Borders were closed and trade was cut off while international sanctions continued throughout the COVID-19 pandemic, further isolating North Korea, one of the world’s most impoverished nations.
But its regime has discovered new ways of raking in funds to continuously pursue its missile ambitions and divert sanctions and regulations at the same time – via hacking cryptocurrencies.
The online theft of cryptocurrency has allowed Pyongyang free access to the new but less regulated financial system operated on blockchain technology, believed to be unhackable, through manipulation techniques that exploit human error to trick people into giving up confidential information or to download malware-ridden files.
Through such highly engineered methods, North Korean hackers have been channeling billions of dollars into the secluded regime’s pockets, according to experts from the US and South Korea.
It has become an efficient means to cover the astronomical costs of missile launches and nuclear tests for North Korea, with a gross national income that stands at 36.3 trillion won ($27.7 billion) – about 1.7 percent that of South Korea.
The pandemic has pushed the North Korean regime to further rely on cybertheft, allowing Kim Jong-un to expand his nuclear program without having to engage with the outside world.
“North Korea has engaged in a string of illicit moneymaking schemes over the decades, from manufacturing methamphetamine to counterfeiting $100 bills, and crypto theft is the latest,” said Jean Lee, a fellow at the Wilson Center in Washington and co-host of the “Lazarus Heist” podcast from the BBC World Service.
“Cryptocurrency is incredibly appealing for North Korean hackers because it promises the potential for huge gains – and remains largely unregulated.”
North Korea’s cryptocurrency theft – which began in 2017 – has begun to take centerstage this year as it has fired a record-breaking number of missiles at unprecedented speed and geared up for another nuclear test despite its still-sluggish economic conditions.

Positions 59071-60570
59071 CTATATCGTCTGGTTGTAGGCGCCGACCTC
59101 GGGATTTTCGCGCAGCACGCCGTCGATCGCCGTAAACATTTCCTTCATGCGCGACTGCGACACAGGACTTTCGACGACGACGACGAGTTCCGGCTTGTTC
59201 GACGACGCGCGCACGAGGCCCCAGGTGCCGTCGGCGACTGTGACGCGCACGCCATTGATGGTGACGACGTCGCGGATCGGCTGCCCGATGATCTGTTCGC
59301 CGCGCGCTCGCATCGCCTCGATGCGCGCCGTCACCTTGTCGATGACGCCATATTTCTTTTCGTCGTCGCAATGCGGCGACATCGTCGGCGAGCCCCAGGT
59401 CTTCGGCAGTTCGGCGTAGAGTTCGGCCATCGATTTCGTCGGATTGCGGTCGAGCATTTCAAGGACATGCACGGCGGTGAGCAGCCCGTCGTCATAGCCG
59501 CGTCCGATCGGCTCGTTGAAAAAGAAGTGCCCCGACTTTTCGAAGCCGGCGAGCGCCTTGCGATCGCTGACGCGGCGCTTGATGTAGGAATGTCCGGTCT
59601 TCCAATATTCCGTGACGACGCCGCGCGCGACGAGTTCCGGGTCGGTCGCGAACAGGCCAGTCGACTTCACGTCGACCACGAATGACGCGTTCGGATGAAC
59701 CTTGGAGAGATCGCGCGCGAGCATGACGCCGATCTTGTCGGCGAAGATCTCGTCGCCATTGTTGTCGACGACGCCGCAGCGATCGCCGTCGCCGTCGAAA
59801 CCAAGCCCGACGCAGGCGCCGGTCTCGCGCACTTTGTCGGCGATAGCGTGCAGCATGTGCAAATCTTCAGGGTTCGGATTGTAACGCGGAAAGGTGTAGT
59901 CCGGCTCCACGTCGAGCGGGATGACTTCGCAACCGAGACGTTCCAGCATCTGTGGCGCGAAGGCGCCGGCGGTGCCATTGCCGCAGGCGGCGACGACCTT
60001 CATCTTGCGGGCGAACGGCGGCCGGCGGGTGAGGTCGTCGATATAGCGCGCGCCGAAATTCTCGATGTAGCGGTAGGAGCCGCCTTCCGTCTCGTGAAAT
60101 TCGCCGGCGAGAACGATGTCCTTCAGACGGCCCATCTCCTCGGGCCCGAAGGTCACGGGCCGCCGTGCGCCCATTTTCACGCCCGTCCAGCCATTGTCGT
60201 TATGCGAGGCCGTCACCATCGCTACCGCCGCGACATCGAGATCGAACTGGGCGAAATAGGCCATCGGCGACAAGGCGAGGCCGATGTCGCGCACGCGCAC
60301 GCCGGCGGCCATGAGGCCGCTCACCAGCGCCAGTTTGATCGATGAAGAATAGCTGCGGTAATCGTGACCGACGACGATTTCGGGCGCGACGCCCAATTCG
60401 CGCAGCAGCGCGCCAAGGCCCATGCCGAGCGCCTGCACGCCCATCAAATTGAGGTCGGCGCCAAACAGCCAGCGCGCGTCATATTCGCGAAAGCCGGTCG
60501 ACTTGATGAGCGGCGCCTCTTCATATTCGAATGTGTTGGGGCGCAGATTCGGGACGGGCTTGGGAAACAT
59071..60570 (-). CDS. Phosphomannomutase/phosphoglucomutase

This year alone, North Korea has so far fired around 90 missiles, including eight intercontinental ballistic missiles.
While leaving its people on the verge of starvation, cash-strapped North Korea devoted around $400 million to $650 million to launch 31 ballistic missiles in the first half of this year, South Korea’s chief nuclear envoy Kim Gunn said in November at the first US-South Korea joint symposium on countering North Korean cyberthreats to cryptocurrency exchanges.
US Homeland Security Secretary Alejandro Mayorkas said in October that Pyongyang has “largely funded its weapons of mass destruction programs through cyber heists of cryptocurrencies and hard currencies totaling more than $1 billion” in the last two years alone.
North Korean hackers have commonly used traditional espionage tactics such as social engineering and phishing to gain access to networks of the targeted cryptocurrency exchanges and decentralized finance protocols.
They have advertised and distributed a modified, Trojanized version of a cryptocurrency trading application by establishing a legitimate-looking company. The US government previously identified the campaign as “AppleJeus.”
The Lazarus Group, an elite North Korean hacking group, created a new homepage with the domain name called BloxHolder by cloning the legitimate website HaasOnline. It then distributed a fake, malware-ridden cryptocurrency trading application, according to a Washington-based cybersecurity firm Volexity.
From January to July this year, North Korean hackers stole around $1 billion worth of cryptocurrency just from decentralized finance, or DeFi, protocols, according to the New York-headquartered Chainalysis.
They launched at least seven attacks on cryptocurrency platforms and stole nearly $400 million worth of cryptocurrency in 2021, up 40 percent compared to the prior year, Chainalysis said in its 2022 Crypto Crime Report.